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When you take your vehicle for repair or service, you have the right to expect the work will be performed competently. That’s part of the duty of care held by the party servicing the vehicle. When the servicer or repair shop fails in this duty, resulting in injury, it can be cause for legal action.car accident lawyer

Auto mechanic liability alleges the mechanic or shop is responsible to pay damages caused by negligence. For instance, if a mechanic rotates the tires on a vehicle but does not properly reattach the lug nuts on one of those wheels and it results in an injurious crash, that could be cause for injured parties to seek damages against the mechanic. Shops may also be liable if they negligently hire mechanics who are not properly qualified for the work they perform.

Recently in Massachusetts, parents of a teen killed in a car accident filed a wrongful death lawsuit against the auto repair service that had allegedly improperly installed tires on her vehicle.  Continue reading →

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Florida follows a pure comparative negligence theory when it comes to sharing blame for incidents resulting in personal injury. What this means is per F.S. 768.81, share of the blame for the car accident or pedestrian accident will not prohibit you from pursuing or collecting damages from other at-fault parties. However, it will have the effect of reducing how much you can collect, so your injury lawyer will try to argue for as little comparative fault as possible.pedestrian accident lawyer

Florida is pure comparative (compared to modified comparative), which means plaintiffs can (in theory) recover 1 percent of damages from a defendant even if plaintiff is 99 percent liable for the accident. Other states only allow one to recover if they are less than 50 percent responsible.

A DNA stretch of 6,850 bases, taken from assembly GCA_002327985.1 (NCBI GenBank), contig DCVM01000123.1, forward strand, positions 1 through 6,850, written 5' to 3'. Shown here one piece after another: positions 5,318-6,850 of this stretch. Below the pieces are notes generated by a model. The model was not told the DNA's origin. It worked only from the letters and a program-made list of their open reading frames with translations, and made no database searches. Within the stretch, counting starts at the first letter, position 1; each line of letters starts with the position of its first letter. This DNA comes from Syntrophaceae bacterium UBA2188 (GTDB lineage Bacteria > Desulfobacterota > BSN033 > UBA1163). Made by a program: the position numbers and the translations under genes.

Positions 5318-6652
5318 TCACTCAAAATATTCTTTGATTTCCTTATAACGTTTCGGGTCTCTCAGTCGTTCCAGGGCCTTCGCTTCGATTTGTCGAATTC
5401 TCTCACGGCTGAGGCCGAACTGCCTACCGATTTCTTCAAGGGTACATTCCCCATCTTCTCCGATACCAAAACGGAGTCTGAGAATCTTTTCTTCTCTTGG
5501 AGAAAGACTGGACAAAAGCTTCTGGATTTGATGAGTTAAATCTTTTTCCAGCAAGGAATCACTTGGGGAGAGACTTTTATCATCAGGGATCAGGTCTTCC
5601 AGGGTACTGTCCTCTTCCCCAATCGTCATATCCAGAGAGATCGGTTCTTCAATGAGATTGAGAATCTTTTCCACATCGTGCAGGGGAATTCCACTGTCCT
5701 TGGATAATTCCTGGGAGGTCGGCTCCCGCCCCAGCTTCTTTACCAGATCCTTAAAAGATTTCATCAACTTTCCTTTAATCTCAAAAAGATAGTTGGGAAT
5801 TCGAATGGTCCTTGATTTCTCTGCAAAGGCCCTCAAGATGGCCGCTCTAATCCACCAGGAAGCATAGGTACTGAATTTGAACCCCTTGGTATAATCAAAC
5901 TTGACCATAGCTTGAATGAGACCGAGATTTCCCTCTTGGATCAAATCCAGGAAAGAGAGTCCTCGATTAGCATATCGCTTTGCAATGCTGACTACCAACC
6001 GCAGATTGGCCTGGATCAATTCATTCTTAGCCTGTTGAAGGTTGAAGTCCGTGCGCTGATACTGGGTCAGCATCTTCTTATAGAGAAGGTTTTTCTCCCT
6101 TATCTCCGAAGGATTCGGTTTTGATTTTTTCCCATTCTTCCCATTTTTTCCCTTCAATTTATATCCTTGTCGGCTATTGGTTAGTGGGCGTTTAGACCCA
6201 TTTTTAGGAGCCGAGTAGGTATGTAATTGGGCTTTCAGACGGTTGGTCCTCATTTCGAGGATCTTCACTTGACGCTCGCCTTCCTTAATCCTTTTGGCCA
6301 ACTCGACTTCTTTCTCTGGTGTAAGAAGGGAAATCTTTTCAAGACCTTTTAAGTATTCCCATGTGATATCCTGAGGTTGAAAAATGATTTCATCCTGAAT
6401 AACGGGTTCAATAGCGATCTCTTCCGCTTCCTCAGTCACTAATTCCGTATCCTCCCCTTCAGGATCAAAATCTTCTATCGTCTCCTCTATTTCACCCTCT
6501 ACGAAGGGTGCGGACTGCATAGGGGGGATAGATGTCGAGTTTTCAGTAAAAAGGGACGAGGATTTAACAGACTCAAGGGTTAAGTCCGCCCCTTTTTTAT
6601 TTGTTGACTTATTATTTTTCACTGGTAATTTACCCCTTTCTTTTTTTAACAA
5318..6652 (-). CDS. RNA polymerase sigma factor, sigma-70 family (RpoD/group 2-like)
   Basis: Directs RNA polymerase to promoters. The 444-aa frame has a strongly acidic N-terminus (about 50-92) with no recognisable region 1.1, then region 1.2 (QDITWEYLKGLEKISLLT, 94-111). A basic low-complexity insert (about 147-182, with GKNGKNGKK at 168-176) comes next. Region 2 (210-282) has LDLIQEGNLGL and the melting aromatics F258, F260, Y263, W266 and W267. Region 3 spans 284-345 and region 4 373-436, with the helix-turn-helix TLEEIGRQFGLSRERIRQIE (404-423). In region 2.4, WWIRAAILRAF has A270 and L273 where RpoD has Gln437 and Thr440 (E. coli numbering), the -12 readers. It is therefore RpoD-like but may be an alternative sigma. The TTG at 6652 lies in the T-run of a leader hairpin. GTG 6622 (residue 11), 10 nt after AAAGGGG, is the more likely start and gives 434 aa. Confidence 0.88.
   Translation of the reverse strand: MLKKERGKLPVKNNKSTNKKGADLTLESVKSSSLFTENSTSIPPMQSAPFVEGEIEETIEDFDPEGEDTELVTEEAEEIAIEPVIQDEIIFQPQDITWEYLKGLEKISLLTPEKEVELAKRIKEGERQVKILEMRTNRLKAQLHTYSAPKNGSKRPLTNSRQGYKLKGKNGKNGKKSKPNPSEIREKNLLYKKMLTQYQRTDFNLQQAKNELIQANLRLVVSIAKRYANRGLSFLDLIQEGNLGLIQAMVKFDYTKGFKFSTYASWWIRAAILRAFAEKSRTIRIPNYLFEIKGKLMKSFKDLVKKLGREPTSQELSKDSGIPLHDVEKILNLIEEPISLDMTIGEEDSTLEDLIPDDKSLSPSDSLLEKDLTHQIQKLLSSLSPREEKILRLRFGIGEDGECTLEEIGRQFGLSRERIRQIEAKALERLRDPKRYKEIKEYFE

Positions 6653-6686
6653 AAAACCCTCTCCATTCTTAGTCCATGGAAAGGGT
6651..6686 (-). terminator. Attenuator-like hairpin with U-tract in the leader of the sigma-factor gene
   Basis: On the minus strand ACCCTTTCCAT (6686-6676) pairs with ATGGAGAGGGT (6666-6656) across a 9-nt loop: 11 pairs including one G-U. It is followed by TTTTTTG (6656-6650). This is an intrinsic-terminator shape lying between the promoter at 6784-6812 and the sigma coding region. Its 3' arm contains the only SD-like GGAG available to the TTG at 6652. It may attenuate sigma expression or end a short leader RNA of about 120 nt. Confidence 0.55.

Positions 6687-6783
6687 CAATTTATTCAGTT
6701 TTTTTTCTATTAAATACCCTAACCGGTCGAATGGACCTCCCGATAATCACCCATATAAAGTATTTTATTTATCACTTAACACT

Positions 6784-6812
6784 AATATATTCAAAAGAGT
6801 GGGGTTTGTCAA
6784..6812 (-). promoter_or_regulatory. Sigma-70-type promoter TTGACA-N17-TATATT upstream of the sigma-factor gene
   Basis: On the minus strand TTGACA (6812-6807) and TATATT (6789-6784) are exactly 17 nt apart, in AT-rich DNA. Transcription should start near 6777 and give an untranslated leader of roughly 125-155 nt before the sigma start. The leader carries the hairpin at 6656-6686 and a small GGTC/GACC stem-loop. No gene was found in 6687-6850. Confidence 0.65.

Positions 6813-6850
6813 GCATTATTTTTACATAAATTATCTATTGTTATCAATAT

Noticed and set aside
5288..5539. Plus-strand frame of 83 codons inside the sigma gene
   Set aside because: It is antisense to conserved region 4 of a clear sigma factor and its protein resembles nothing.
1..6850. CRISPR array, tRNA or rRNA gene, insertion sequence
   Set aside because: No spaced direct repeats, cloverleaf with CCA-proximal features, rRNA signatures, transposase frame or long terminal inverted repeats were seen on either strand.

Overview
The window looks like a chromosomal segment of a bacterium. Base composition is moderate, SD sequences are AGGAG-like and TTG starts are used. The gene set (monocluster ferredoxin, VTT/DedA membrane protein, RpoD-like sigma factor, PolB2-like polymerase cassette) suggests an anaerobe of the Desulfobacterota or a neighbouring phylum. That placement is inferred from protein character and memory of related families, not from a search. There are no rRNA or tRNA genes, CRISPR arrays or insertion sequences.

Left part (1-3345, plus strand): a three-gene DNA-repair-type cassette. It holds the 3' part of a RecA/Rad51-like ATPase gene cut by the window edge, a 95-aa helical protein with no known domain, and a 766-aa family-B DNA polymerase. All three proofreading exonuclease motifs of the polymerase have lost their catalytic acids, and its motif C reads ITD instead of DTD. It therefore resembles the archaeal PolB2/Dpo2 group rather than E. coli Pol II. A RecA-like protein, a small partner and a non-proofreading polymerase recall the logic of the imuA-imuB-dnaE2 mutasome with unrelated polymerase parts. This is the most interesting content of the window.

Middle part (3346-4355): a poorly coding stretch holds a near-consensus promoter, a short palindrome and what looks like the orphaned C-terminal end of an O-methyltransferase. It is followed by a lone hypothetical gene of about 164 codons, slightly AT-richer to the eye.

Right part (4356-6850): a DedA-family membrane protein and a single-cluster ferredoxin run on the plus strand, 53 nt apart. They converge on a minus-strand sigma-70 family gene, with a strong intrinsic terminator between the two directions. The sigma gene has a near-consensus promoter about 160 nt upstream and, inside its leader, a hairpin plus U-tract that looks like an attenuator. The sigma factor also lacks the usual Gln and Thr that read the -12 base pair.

This is important point to make for many clients, because it’s a fear that often keeps them from seeking attorney advice in the first place. They are afraid that because they were partially at-fault, they don’t have any right to file a claim. In some other states, that’s true. In Florida, it’s not. Continue reading →

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The mother of a 13-year-old girl who was killed in a South Florida crash involving her 17-year-old boyfriend is suing rideshare service Lyft, alleging the honor roll student would never have been out that night in the first place had a driver not taken her there at 1:30 a.m. without supervision. car accident

It is reportedly in Lyft’s policy that drivers are not supposed to transport unaccompanied minors to destinations. In this case, according to The Palm Beach Post, the girl’s parents believed her to be in her bed asleep on the night in question. Her grandmother was asleep. Her mother, a nurse, was working the night shift. Around 1:30 a.m., the girl contacted the raid-hailing service and requested a ride from her home in Boynton Beach across town to her boyfriend’s house in Greenacres. A driver with the service reportedly picked her up and dropped her off without issue or question.

She was there for several hours until around 5:30 a.m. At that time, the teen’s boyfriend took his mother’s Ford pickup truck to drive the girl home. He had a learner’s permit that required him to be accompanied by a driver at least 21-years-old in the front passenger seat. Instead, he and his girlfriend – neither of whom were wearing seat belts – ventured out alone on a rain-slicked road.  Continue reading →

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Auto insurance companies universally set per accident and sometimes per person limits on how much can be collected after a collision for which they are liable. These limits are based on the specifics of the policy in question, usually involving how much the insured pays.bicycle accident

While the question of how many accidents occurred is typically a simple one, there are scenarios wherein certain facts could raise doubt. This is commonly the case in multiple-vehicle accidents. It’s not uncommon in these situations for plaintiffs to argue more than one crash occurred. The simple reason for this the more accidents there were, the more insurance money will be available. In many cases, the number of claimants will not affect the per-accident payout (so the more claimants there are, the less can be paid to each individually). Meanwhile, proving there was more than one accident could mean more damages collected per claim.

In a case recently before the Wyoming Supreme Court, this issue was raised by a widowed bicyclist who was seriously injured – and her husband killed – when they were struck by a driver as they rode along a roadway.  Continue reading →